Published: Sat, February 10, 2018
Money | By Armando Alvarado

U.S. stocks close with solid gains after volatile session

U.S. stocks close with solid gains after volatile session

Bond yields are rising as the Federal Reserve trims its USA bond holdings.

The sharp moves this week have raised questions about how quickly investors would be willing to buy stocks at lower prices or stay cautious amid the threat of higher inflation.

Sure enough, bond yields hit a four-year high Thursday.

Elsewhere in Asia, Seoul's Kospi 1.8 percent to 2,363.77 and Sydney's S&P-ASX 200 lost 0.9 percent to 5,838.00.

With the latest drops, both the Dow and the broader S&P 500 are down more than 10 percent from their peaks on January 26, which constitutes a market correction.

During Friday's session alone, the S&P 500 swung from as high as up 1.5 percent to as low as down 1.9 percent, echoing the big swings of the past week.

The Dow finished with a decline of 1,033 points, the second-worst point drop in history, eclipsed only by Monday's 1,175-point nosedive.

By 12:54 p.m. ET it was down 1.7 percent on the day and 11.1 percent since highs hit on January 26.

The broad-based S&P 500 sank 3.8 per cent to 2,581.00, while the tech-rich Nasdaq Composite Index plunged 3.9 per cent to 6,777.16.

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Wall Street welcomed Wednesday's rebound before Thursday's significant drop.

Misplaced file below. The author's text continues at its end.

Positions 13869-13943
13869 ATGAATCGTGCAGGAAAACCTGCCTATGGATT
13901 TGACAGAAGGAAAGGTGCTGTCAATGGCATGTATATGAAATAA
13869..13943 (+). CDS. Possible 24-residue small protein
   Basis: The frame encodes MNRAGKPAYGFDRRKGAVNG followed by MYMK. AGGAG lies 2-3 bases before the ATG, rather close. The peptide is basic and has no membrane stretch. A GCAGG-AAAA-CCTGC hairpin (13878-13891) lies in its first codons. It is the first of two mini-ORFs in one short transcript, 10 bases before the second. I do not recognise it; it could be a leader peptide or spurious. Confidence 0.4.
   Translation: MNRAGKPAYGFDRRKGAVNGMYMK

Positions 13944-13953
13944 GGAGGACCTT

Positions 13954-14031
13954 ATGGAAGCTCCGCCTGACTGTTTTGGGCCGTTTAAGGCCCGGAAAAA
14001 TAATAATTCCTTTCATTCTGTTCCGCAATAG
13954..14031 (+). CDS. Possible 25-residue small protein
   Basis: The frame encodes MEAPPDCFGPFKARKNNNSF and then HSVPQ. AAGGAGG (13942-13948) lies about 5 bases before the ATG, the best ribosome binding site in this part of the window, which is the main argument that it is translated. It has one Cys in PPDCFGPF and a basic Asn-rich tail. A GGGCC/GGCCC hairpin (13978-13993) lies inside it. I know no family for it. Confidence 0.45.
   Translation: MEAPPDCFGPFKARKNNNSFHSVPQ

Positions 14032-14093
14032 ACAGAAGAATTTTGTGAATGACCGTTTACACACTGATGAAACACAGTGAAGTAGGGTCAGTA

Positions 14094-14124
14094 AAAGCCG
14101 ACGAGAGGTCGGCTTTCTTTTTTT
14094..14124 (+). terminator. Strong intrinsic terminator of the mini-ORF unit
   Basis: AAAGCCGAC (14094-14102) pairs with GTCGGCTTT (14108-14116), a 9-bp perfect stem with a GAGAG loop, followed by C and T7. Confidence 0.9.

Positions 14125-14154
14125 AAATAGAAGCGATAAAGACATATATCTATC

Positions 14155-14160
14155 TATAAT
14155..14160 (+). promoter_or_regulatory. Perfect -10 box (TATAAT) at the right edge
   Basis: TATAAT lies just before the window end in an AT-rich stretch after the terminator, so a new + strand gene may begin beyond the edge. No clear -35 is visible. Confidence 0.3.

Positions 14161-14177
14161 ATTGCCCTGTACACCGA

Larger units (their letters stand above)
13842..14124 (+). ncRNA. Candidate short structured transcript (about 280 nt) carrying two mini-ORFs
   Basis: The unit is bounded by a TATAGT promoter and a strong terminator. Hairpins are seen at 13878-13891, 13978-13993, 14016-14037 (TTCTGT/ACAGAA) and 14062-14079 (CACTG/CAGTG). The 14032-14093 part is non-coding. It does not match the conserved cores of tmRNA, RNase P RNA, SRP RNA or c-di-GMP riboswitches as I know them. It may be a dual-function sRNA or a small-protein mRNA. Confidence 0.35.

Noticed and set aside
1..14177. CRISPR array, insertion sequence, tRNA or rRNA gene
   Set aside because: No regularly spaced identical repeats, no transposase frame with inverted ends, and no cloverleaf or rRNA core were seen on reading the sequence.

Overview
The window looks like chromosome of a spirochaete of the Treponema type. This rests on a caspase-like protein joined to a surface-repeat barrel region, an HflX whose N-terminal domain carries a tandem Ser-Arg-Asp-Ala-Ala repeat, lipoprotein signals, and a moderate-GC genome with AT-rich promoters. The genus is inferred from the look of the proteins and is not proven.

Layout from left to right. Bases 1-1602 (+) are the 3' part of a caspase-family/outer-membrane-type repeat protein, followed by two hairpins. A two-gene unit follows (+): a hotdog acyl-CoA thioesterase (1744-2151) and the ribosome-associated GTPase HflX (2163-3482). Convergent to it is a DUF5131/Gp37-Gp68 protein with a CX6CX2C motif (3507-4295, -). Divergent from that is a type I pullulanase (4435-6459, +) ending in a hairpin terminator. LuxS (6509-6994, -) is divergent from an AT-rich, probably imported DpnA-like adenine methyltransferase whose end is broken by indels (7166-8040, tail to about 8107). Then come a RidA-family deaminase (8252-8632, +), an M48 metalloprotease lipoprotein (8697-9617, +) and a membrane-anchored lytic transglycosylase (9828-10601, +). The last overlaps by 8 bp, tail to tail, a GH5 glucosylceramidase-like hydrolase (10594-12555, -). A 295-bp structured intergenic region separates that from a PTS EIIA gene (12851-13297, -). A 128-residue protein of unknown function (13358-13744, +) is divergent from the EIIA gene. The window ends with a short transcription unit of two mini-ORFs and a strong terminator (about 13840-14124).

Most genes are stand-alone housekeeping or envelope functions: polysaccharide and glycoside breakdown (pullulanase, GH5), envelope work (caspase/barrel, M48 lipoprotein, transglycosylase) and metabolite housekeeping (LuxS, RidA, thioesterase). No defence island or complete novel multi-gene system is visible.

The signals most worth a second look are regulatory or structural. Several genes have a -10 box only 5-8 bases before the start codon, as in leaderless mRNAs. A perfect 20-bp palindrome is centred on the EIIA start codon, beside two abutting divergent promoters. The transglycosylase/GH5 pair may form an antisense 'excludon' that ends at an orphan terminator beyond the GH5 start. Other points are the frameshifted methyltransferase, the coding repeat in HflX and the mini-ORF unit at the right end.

Corrections are seen as entirely normal during bull markets, and even helpful in curbing excessive gains and allowing new investors to buy into the market at lower prices.

Traders are still braced for more volatility as they try to figure out if the swings of the past week are the start of a deeper correction or just a temporary blip in the U.S. market's nine-year bull run.

Stock markets around the world took a beating overnight, following the sell-off in the markets. The markets have been unusually calm since late 2016, and he said investors were betting that would continue. "People will be afraid now of shorting volatility".

But the suddenness of the correction still caused concern among traders and investors. The fear is that Treasury yields will rise to levels that make stocks less attractive and force the Federal Reserve to fight inflation by aggressively raising interest rates.

Some believe 3 per cent yields are inevitable because of demand and supply.

Stocks have also been on a tear because they have been one of the only investments with a decent return.

Also worrying investors was a government budget proposal announced by United States lawmakers, which raises spending caps and could fan inflation.

Worries about inflation set the market rout in motion last Friday, and many market watchers have been predicting a pullback after the market's relentless march higher over the past year. After that, trading isn't halted unless the S&P drops 20% - market crash territory. Chipmaker Nvidia added $14.56, or 6.7 percent, to $232.08.

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